What is the role of a public notary in a real estate transaction in Mexico?
NOTARY PUBLIC’S ROLE IN A REAL ESTATE TRANSACTION IN MEXICO
The position of Notary Public is that of a Government commissioned (appointed) officer who can perform activities such as document authentication and event certification (take oaths, file depositions, certify acknowledgments, etc.).
A Notary Public in Mexico must be an attorney at law. Upon application, after passing rigorous examinations, he is commissioned by the Government as a Notary Public. A Notary Public in Mexico holds office for life, unless either he or she resigns or is removed for a cause. The Notary Public in Mexico fulfills a civil service delegated upon him by the Government.
By Government appointment, a Notary Public in Mexico oversees the legal compliance of any and all aspects of any and all parties involved in any given civil cause provided under Civil Code. (take for example, a rental agreement or a purchase/sale agreement or setting up a corporation)
Even though a Notary Public in Mexico is a licensed Attorney at Law and member of the Bar, the Notary Public in Mexico will not take part representing neither one of the parties involved in the civil cause. The Notario’s role is to oversee the legal compliance of ALL the parties involved in the civil cause. (including the Government, acting as one of the parties involved in such cause at time of collecting taxes as a result of such civil cause)
When doing real estate transactions in Mexico, it is the buyer who usually selects the Notary Public to protocolize (register) the transaction.
The Notary Public´s legal responsibilities in a real estate transaction in Mexico include:
- serves as an independent and neutral counsel to the buyer, the seller, as to their respective rights and obligations
- drafts legal documents
(contracts, powers of attorney, promissory agreements, acknowledgments of payment, etc)
- certifies (verifies) the facts therein
- identifies any inconsistencies that may prevent the proper execution of an agreement, seeks that such inconsistencies are cured before proceeding with the execution of the agreement and ensures that all parties have taken all necessary steps to execute a valid contract according to the mutual instructions of the parties involved.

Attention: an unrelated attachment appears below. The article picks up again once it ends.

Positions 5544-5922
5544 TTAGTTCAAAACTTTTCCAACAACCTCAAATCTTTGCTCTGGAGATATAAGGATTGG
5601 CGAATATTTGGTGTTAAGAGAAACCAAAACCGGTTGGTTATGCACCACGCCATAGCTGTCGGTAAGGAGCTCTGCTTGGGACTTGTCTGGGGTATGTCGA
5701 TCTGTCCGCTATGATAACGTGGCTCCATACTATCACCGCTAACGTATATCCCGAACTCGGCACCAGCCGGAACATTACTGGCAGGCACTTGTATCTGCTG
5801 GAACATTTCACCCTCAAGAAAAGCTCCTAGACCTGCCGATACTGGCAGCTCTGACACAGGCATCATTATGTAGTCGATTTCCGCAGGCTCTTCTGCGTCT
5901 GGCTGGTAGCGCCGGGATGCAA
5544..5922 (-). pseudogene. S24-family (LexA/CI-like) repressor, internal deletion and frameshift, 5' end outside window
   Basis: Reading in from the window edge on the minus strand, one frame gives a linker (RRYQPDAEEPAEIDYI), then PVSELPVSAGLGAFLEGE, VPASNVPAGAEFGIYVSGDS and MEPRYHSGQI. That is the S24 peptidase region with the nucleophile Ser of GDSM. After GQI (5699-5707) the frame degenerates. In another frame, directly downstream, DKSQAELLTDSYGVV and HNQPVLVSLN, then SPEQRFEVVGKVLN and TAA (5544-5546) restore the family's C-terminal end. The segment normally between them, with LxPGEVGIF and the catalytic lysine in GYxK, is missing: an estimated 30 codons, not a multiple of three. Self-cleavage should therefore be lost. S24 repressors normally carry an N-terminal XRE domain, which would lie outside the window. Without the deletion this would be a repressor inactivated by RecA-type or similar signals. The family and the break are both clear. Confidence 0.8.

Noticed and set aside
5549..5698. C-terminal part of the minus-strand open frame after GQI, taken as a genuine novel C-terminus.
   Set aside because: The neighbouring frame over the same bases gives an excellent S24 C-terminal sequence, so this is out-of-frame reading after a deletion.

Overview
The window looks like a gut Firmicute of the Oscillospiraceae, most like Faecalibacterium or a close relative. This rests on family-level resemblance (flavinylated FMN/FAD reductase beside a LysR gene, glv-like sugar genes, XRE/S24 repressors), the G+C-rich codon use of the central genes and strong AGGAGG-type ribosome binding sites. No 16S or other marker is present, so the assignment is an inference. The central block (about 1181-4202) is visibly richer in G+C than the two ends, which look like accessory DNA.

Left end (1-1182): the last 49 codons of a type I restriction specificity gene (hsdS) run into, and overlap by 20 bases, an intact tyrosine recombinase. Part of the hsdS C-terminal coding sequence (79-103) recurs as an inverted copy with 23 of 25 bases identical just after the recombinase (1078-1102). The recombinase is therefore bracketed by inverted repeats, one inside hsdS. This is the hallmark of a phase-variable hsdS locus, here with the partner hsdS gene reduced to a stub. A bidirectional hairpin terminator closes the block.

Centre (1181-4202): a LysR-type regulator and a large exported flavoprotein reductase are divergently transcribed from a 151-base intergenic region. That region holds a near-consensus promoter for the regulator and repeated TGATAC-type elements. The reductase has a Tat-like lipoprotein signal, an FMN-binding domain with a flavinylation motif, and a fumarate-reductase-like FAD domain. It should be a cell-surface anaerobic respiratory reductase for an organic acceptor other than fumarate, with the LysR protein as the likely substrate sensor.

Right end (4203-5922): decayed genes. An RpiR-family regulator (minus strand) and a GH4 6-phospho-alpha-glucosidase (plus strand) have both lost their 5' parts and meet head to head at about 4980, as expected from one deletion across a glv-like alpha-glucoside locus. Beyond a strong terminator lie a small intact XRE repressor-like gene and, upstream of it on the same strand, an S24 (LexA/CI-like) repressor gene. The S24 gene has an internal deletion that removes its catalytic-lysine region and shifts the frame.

- attests to all involved parties are in agreement by having those parties sign such agreements before his presence
- records documents in the Notarial Register Book (notarial protocol)
- records the documents with Public Registry
- on behalf of the Government the Notary ; calculates, withholds and pays to Government agencies the fees, rights and taxes due by each party involved in the transaction and as a result of it. All payments of fees, rights and taxes paid by all parties are attached to the executed agreement as proof of compliance.
How long does it take to close on a property?
Answer: Around 90 business days
The timeline for finding a property varies greatly from person to person. Once you find a house/condominium and have an accepted offer, it usually takes around 60/90 days to close, depending if we need to set up a new trust/fideicomiso for you or if we just need to transfer the rights of an existing trust/fideicomiso into your name.
Timeline CAN vary depending on the trust bank we work with and the amount of Mexican holidays in the months of closing.
Can I own property in Mexico as a foreigner?
Yes, foreigners may obtain direct ownership of property in the interior of Mexico. Mexican foreigners can also own property along the oceanfront. By Mexican law, properties within the 50 km of any ocean front and 100 km of any country border (the restricted zone) are acquired via a bank trust or via establishment of a Mexican Corporation.
Laws passed in 1973 and 1993 have made it possible for foreigners, foreign firms, and Mexican firms with foreign participation to acquire interests in coastal real estate through a bank trust.
What are my rights as a foreign buyer?
The Trust/Fideicomiso is a legal substitute for ownership, but in many cases, the Trustee is the legal holder of the property. As Beneficiary, you have the right to sell your property without restriction.
You will need to name the names of the substitute beneficiaries of your trust when we set up the new trust for you or when we put the rights of an existing trust into your name.
The Purchaser holds the same rights as a property owner in Mexico, including the right to enjoy, sell, rent, improve the property, etc. This is not to be confused with a land lease. The property purchased is placed in a trust with the Purchaser named as the Beneficiary of the trust — the Purchaser is not a lessee. If the property purchased is already held in a trust, the Purchaser has the option of assuming that trust, or having the property underwritten in a new trust.
Do I need a special visa to buy property in Mexico?
Anyone, even someone in Mexico on a Tourist Visa, may buy property in Mexico.
The notary will ask you on the day of closing to show your valid visa in Mexico.
This can be a tourist visa or any of the residents visa.
I do strongly advise you to get a visa after you obtain property in Mexico for several reasons.
I would be happy to explain you why, please contact me for this specific question.
Just send us an email: [email protected]
What are my closing costs when I buy property In Mexico?
The only person that can answer this question on a specific sale is the notary through the accountant.
I always advise to my clients an approximate rate of 7%, depending on the amount of the agreed upon sales price.